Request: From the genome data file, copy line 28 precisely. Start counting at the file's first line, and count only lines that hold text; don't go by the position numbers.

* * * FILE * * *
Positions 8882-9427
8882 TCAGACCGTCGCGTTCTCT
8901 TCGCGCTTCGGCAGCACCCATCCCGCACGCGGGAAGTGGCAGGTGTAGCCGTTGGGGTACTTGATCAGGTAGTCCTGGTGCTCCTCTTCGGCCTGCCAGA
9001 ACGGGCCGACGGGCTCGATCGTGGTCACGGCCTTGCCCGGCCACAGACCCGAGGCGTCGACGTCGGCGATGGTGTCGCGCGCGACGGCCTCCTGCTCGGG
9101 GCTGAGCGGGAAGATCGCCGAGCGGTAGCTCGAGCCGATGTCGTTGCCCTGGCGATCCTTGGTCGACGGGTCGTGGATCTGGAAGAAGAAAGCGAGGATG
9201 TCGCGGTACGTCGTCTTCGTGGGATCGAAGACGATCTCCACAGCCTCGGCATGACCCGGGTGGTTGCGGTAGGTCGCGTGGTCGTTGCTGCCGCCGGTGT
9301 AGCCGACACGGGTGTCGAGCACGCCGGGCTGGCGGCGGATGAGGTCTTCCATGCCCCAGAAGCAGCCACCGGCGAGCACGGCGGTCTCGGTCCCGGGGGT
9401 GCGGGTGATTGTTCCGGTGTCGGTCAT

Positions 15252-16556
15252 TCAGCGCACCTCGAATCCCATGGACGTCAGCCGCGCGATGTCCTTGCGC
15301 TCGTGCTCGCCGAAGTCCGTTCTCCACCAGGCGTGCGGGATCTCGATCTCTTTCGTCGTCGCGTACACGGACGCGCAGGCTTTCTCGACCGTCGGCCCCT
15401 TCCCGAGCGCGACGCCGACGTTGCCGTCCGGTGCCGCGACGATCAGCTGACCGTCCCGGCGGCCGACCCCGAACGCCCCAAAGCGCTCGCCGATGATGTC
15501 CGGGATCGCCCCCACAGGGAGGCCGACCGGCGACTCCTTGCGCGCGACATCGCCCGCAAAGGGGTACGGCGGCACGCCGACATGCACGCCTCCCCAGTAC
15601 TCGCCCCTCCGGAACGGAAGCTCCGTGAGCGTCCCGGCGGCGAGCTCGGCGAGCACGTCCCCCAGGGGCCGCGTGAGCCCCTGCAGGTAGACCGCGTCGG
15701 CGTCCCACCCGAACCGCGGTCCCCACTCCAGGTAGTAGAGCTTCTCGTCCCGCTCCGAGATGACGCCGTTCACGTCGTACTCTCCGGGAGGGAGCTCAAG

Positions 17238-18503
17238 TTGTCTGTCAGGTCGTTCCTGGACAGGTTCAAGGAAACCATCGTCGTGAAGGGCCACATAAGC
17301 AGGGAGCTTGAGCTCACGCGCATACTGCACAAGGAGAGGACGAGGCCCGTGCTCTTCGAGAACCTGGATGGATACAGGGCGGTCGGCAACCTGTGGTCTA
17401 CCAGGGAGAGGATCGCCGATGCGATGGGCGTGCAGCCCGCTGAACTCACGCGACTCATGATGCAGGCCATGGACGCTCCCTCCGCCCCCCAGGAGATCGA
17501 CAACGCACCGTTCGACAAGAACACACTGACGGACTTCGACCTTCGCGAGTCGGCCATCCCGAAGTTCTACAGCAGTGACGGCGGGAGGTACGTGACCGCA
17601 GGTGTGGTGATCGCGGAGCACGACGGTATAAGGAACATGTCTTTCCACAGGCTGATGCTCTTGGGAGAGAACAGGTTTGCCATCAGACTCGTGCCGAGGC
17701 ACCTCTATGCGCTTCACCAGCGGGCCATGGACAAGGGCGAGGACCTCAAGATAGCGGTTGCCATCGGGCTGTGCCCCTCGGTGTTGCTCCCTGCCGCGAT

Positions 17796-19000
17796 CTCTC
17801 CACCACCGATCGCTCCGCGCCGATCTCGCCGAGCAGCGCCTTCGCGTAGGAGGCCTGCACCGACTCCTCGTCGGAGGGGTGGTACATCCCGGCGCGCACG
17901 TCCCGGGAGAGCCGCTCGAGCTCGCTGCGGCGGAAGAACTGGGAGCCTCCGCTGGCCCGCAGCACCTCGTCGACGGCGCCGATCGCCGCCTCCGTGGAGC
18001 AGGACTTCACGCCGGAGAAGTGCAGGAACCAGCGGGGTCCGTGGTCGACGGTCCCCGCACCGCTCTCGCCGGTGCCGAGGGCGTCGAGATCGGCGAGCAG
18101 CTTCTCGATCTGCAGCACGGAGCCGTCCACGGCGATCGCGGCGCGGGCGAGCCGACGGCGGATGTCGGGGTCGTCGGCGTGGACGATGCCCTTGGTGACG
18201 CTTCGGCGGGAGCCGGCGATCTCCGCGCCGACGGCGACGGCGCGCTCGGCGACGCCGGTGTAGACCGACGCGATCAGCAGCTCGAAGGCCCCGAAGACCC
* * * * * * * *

18101 CTTCTCGATCTGCAGCACGGAGCCGTCCACGGCGATCGCGGCGCGGGCGAGCCGACGGCGGATGTCGGGGTCGTCGGCGTGGACGATGCCCTTGGTGACG